Therapy Pets

(Above) Photo by Rich Smith

Local HABIT Teams Give Back


For these local HABIT (Human Animal Bond in Tennessee) volunteers, their pets provide an opportunity to give back to the community.


By Lucy Morris



Christian McDonald and her greyhound daisy


Jingle the therapy catChristian, Daisy, & Jingle

While dogs are the norm, almost any animal can be certified as a therapy pet through HABIT. Just ask Christian McDonald, who in addition to having a certified Greyhound named Daisy, also has a certified cat named Jingle. “Jingle is really chill. He loves to be held like a baby,” Christian laughs. “I got him at about four weeks old, and I used to work in a nursing home, and he’d come to work with me, so that’s what he knows and loves!”

Christian says she, Daisy, and Jingle have witnessed a lot of special moments during their visits. “When we were working in the skilled care facilities, some of these people had dementia or other cognitive disorders. To see the residents that were very withdrawn or depressed just light up and talk to Daisy or Jingle and cuddle them, and to see them engage when maybe they hadn’t in a long time, that’s meaningful.”

Today they visit the UTC Center for Women and Gender Equity, and their bright outlook remains the same. “Life is hard for students, especially those who may feel alienated by society,” Christian says. “I know Daisy and Jingle go in there, and they don’t judge. If someone wants to love on them, they are more than happy to oblige,” she laughs. “And I’m there to be a non-judgmental friend who will listen.”

These days, Christian and Daisy visit the students weekly, and Jingle will join them every four or five weeks. “If Daisy misses a visit, she pouts,” laughs Christian. “All I have to do is say, ‘Let’s go see Sara [the center’s director] and her friends,’ and she’s at the back door.”

When it comes to her “why,” Christian says it’s about making the most of her privilege. “It’s an easy way to serve others and to show compassion. I am so blessed to be in such a great place that I am able to do it.”


Photos by Rich Smith



Jim Lewis and his therapy dog Jupiter


Jim & Jupiter

Jim Lewis has spent his life helping others. He’s the director of family ministry for a local Methodist congregation. For more than a decade, he’s been a firefighter and department chaplain, and he also serves as a crisis responder following major events and disasters throughout the state. A few years ago, he started doing mental health chaplaincy for various organizations in the area.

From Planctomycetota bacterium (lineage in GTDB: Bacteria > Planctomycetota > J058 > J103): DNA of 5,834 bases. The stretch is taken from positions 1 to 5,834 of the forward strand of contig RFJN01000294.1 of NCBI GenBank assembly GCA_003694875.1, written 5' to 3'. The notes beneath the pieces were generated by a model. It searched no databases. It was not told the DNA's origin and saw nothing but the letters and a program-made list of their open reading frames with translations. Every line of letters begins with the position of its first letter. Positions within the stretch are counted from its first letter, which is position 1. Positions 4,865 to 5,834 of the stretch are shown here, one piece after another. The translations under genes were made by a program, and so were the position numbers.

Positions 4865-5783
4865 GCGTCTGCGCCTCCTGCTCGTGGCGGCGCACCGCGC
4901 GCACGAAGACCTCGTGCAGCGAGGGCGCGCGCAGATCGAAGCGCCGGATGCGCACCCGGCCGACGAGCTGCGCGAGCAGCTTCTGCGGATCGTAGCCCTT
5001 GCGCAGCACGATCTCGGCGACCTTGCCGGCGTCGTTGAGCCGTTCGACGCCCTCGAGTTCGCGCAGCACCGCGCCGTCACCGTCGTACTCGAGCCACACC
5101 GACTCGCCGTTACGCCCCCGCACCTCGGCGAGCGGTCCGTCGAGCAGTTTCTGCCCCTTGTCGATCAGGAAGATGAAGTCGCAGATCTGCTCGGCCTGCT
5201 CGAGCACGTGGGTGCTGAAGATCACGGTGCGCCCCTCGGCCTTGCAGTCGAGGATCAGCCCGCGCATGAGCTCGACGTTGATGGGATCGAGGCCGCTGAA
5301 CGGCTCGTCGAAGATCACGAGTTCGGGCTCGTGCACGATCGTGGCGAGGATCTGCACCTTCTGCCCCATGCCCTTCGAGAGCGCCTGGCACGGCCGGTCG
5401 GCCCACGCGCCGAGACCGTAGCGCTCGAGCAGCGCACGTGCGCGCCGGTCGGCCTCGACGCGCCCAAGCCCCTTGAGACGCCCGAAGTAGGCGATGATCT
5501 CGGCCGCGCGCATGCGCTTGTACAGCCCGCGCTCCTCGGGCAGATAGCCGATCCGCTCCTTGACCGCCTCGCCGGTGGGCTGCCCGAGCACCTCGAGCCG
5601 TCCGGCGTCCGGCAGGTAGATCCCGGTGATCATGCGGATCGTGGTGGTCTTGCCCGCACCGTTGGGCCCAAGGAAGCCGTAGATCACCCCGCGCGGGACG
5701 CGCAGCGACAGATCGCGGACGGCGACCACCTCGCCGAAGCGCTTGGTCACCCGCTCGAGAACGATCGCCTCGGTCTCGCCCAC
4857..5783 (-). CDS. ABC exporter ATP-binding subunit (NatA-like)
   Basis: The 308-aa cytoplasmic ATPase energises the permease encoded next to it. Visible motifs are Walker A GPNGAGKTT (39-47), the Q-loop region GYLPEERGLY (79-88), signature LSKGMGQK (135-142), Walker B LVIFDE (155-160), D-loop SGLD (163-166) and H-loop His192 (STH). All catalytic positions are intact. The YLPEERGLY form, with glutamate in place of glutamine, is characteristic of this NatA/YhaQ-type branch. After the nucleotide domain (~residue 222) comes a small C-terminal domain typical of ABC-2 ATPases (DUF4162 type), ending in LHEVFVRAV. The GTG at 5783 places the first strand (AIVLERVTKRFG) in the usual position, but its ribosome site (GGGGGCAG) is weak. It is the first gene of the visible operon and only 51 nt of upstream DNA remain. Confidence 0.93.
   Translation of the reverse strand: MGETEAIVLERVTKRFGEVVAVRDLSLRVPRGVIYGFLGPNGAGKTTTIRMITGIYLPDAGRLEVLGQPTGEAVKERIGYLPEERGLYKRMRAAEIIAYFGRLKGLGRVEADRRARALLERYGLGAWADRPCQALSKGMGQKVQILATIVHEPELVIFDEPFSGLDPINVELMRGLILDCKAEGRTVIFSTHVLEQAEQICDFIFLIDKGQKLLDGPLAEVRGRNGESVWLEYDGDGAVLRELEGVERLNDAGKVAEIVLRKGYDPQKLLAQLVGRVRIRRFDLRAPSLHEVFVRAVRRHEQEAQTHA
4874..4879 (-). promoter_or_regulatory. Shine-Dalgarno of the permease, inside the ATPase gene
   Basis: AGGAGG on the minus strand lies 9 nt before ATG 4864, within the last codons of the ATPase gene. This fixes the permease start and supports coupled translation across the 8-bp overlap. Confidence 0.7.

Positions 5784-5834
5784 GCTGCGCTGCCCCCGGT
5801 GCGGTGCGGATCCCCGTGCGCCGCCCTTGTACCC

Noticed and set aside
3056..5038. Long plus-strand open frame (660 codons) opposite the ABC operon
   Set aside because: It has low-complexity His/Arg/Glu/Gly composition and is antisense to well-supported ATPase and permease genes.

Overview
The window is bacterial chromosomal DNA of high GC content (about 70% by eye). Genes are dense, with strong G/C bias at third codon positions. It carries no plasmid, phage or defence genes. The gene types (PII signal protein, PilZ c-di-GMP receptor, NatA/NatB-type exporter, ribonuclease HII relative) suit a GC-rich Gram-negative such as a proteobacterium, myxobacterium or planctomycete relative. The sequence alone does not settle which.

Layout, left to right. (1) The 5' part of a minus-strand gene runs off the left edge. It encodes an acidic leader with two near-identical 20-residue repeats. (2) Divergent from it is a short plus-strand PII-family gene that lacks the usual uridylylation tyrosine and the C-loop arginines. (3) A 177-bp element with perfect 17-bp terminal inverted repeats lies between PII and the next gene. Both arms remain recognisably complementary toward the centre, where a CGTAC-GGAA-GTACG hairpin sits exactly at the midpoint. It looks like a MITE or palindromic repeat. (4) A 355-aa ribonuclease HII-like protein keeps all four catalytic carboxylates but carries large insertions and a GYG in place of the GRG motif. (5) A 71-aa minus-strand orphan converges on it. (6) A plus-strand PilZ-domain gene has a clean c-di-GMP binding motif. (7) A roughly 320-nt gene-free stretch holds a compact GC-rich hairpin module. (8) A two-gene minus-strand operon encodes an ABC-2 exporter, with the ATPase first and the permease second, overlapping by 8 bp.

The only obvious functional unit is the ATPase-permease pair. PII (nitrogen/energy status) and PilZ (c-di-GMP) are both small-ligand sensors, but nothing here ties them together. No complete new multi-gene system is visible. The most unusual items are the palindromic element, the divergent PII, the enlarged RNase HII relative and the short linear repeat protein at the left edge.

If that’s not enough, Jim also realized he wanted to do therapy dog work, which is where his Greyhound, Jupiter, comes into play. “We’ve always had dogs – we have a zoo at our house – but I knew I wanted to get a breed that I could use as a therapy dog,” he says. “I researched breeds that were best for it, and Greyhounds were always in the top five of every list I saw. So, I partnered with the Greyhound Retirement Foundation of Tennessee, an organization that acquires retired Greyhounds from tracks and adopts them out, and that’s how I found Jupiter. I’ve had him for about three years now.”

Jim and Jupiter got involved with HABIT, and Jim credits the organization’s approach, values, and leadership. “I loved what I saw in HABIT. They were open to me and Jupiter focusing on mental health, which is what I’m passionate about,” he says. “I’m honest about the fact that I’ve struggled with depression, but I’m finding healing and hope. So, I’ve always had a passion to help others who are struggling.”

Jim says Jupiter has a way of helping individuals open up. “We’ve laughed and cried with patients, and it’s not about putting words with it. It’s just about enjoying the moment,” he explains. “Doing therapy dog work is an amazing way to help people feel connected in a world that feels more and more disconnected. It’s a beautiful way to connect with others, share stories, and offer a sense of hope through the joy so naturally experienced in a dog.”


Photo by Emily Long



Meg Kiessling and her therapy dog nugget


Meg & Nugget

“Nugget is a clown,” laughs Meg Kiessling, a mathematics lecturer at UTC.

Nugget is Meg’s 5-year-old Golden Retriever and partner in crime, and the two visit Children’s Hospital at Erlanger the last Thursday of every month. “It’s always amazing that not only the patients’, but the parents’ and relatives’ faces really light up,” she says. “They’re amused by Nugget and want to pet her, and in a sense, it distracts them from their problems.”

According to Meg, not only are she and Nugget best buddies, Nugget is popular all around town. “She has friends in every department at Lowe’s and Ace Hardware, and there are certain doctors who are always on the lookout for her. She has grinch feet, so she’s easy to spot,” laughs Meg.

Meg has had other therapy dogs in the past and even has a second one today, named Cammie. “I moved up here from Atlanta when Siskin was first starting their program back around 1998, and my dogs at the time, Dottie and Angel, got certified. I’ve been doing it ever since!”

While some of the visits can be tough, Meg admits they have given her more meaning. “It really gives me a bit more insight and understanding of the difficulties that other people might have in their lives.” One visit that she recalls vividly followed the Chattanooga school bus crash in 2016. “Cammie was with me at the time, and she could just sense something,” recalls Meg. “She was much more willing and eager to go up to the nurses and sensed their need for extra support that day. It just touches you how much these dogs understand about these situations, and they want to do all they can to help.”

Speaking of a dog’s intuition, Nugget’s got one of the best. “She can sense and just knows all kinds of things. If I come home from work and have had a bad day, she knows, and she’ll act like a bigger clown than usual. She seems to know what everybody needs.”


Photo by Emily Long



Steve Lewis and his therapy dog Beau


Steve & Beau

When Steve Lewis’ mother was transitioning into an assisted living facility, he started to notice how often residents expressed sadness over missing their pets. At the time, he was nearing retirement age and looking to get a new puppy, and it struck him that he could use this opportunity as a way to give back. “I decided to combine my desire to take on a new puppy with the needs of residents at assisted living facilities.”

From there, it was all about finding the right dog. “During my research, I came across a Cavapoo, which is a King Charles Cavalier mixed with a Poodle, and that was it,” he remembers. “I located Beau, let him get a little bit older, and then joined a formal puppy training program.”

While Steve was excited to start this new adventure, he didn’t anticipate that he and Beau would connect so strongly. “During this time, Beau became much more than a retirement project,” he says. “We developed an extremely close bond that I had not expected. I found myself wanting to take him everywhere with me, and it was no burden doing so.”